Can Direct Primary Care actually eliminate the headaches of insurance while also providing quality care to patients?
Have you heard about the healthcare model referred to as "Direct Primary Care" (DPC)? DPC ensures that patients receive the primary medical care they need without billing insurance. If this sounds unbelievable, let’s take a moment to examine the facts:
Can design thinking improve health care for patients and physicians?
Studies show that 40% of deaths from top chronic diseases are preventable through lifestyle changes. While this is a sobering statistic, it also presents a real opportunity for physicians to help patients improve their health. Behavioral design examines an individual’s learned habits and then helps to implement techniques to influence a change in those habits.
According to the CDC, chronic diseases account for seven of the top ten causes of death in the U.S. and consume 86% of the nation’s annual healthcare spending. The increasing cost and prevalence make chronic disease management one of healthcare’s most challenging priorities. Population health efforts have become critical to identifying and improving chronic disease outcomes through targeted and consistent disease management protocols. Providers have started blending risk stratification models, medical history and sometimes even social determinant data to create targeted care plans. However, if we still don’t actually understand the patient, there is a missing link.
Effective connections between trusted care teams and employer populations lead to better population health, employee productivity, and reduced healthcare costs.
1. Access to actionable data
2. Care team focus
3. Personalized Connection
As discussed in the 2019 article “A Framework for Increasing Trust Between Patients and the Organizations that Care for Them,” we believe there is deep opportunity for patient engagement in understanding patient hearts and minds. Where does trust begin? What are the aspects of the patient relationship that can be fine-tuned to grow and maintain this trust?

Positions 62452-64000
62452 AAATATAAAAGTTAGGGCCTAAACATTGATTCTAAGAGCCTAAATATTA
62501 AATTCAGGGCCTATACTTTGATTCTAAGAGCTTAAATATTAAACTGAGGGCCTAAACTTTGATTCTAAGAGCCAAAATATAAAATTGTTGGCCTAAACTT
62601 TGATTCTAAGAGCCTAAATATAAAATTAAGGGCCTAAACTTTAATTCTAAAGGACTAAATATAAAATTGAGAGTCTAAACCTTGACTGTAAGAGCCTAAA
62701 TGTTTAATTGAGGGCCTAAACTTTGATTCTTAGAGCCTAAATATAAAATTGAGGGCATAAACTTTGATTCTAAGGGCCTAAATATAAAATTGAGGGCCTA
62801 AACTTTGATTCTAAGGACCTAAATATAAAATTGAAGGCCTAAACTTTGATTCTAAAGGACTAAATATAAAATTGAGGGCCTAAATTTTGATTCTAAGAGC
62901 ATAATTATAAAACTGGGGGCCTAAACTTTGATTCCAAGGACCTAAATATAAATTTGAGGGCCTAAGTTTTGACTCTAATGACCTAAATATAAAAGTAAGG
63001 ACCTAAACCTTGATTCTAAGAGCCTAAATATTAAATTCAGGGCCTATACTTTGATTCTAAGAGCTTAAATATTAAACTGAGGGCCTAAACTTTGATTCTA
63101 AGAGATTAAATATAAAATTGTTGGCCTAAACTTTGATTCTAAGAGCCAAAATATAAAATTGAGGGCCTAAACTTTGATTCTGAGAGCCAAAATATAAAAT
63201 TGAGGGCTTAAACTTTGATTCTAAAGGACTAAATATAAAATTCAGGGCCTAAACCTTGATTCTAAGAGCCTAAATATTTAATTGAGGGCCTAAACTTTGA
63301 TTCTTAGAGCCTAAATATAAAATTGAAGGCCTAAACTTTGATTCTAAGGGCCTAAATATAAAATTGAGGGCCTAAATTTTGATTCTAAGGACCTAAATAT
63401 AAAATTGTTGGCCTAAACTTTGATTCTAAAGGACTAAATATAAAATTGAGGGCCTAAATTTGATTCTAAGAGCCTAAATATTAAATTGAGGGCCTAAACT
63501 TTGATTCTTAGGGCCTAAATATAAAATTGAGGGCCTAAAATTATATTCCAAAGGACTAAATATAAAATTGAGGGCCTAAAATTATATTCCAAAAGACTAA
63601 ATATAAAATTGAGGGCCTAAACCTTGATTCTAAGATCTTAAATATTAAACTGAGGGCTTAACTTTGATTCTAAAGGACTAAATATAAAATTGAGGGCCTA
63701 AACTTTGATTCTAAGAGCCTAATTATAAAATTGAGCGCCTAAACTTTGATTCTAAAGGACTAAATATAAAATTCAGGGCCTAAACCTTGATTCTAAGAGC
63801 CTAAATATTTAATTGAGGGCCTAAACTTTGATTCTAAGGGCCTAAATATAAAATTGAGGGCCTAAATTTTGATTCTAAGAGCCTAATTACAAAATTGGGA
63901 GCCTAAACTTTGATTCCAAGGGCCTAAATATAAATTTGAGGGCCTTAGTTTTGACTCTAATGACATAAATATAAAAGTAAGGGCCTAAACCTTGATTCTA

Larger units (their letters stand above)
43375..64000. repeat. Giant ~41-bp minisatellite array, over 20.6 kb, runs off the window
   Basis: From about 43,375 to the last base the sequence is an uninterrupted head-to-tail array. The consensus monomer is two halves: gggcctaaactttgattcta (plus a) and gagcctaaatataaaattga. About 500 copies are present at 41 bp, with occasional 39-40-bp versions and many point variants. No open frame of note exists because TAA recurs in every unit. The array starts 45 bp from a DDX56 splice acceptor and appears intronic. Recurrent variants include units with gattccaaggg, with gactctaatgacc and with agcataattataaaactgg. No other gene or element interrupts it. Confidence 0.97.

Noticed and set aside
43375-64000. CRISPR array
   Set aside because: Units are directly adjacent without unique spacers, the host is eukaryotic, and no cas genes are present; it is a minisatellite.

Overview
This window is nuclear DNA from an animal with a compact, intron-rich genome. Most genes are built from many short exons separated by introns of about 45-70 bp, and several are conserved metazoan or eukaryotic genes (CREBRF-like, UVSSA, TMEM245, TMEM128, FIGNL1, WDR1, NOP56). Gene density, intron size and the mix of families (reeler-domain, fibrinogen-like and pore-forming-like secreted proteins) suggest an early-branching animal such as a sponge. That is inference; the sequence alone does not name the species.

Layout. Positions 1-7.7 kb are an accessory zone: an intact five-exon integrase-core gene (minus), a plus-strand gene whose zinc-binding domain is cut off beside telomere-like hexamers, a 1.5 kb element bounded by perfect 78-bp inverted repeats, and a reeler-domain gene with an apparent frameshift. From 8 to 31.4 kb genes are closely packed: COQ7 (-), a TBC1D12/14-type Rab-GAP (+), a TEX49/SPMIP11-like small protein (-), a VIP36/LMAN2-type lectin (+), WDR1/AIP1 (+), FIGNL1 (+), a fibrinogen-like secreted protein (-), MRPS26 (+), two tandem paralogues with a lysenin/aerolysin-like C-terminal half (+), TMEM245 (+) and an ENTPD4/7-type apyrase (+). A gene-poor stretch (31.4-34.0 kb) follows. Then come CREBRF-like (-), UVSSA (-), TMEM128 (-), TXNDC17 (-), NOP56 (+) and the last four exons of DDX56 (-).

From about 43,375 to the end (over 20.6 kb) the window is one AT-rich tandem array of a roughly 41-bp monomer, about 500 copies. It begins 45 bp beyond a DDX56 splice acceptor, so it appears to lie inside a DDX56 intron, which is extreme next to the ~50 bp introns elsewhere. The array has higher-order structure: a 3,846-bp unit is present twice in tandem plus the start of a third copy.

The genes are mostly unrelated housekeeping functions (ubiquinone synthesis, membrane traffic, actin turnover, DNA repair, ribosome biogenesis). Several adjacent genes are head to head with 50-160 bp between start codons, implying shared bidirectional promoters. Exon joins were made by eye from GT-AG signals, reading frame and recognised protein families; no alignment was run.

While popular, workplace wellness programs aren’t targeting those who need it.
The C3LX office sits between Denver and Boulder - cities filled with a high number of athletic, fit, and healthy people. Yes, we employ a great risk pool in one of the healthiest areas of the country. Yet, we build technologies that help people who are at risk or who are already dealing with chronicity. It’s a paradox. Engaging our population is a “nice to do.” Engaging a more serious risk pool is a “must do,” yet many employers are still toying with wellness programs and engaging the already healthy portion of their population. While well-intentioned, there are some key reasons why these workplace wellness programs don’t work, with additional supporting evidence in this article from NPR:
Debunking some common misconceptions around patient engagement
The infusion of technology into the healthcare setting provides some unique opportunities to increase patient engagement. However, the yearning to combine human connection and technology has led to some common misconceptions and myths about patient engagement. We’re setting the record straight on a few that you may have heard: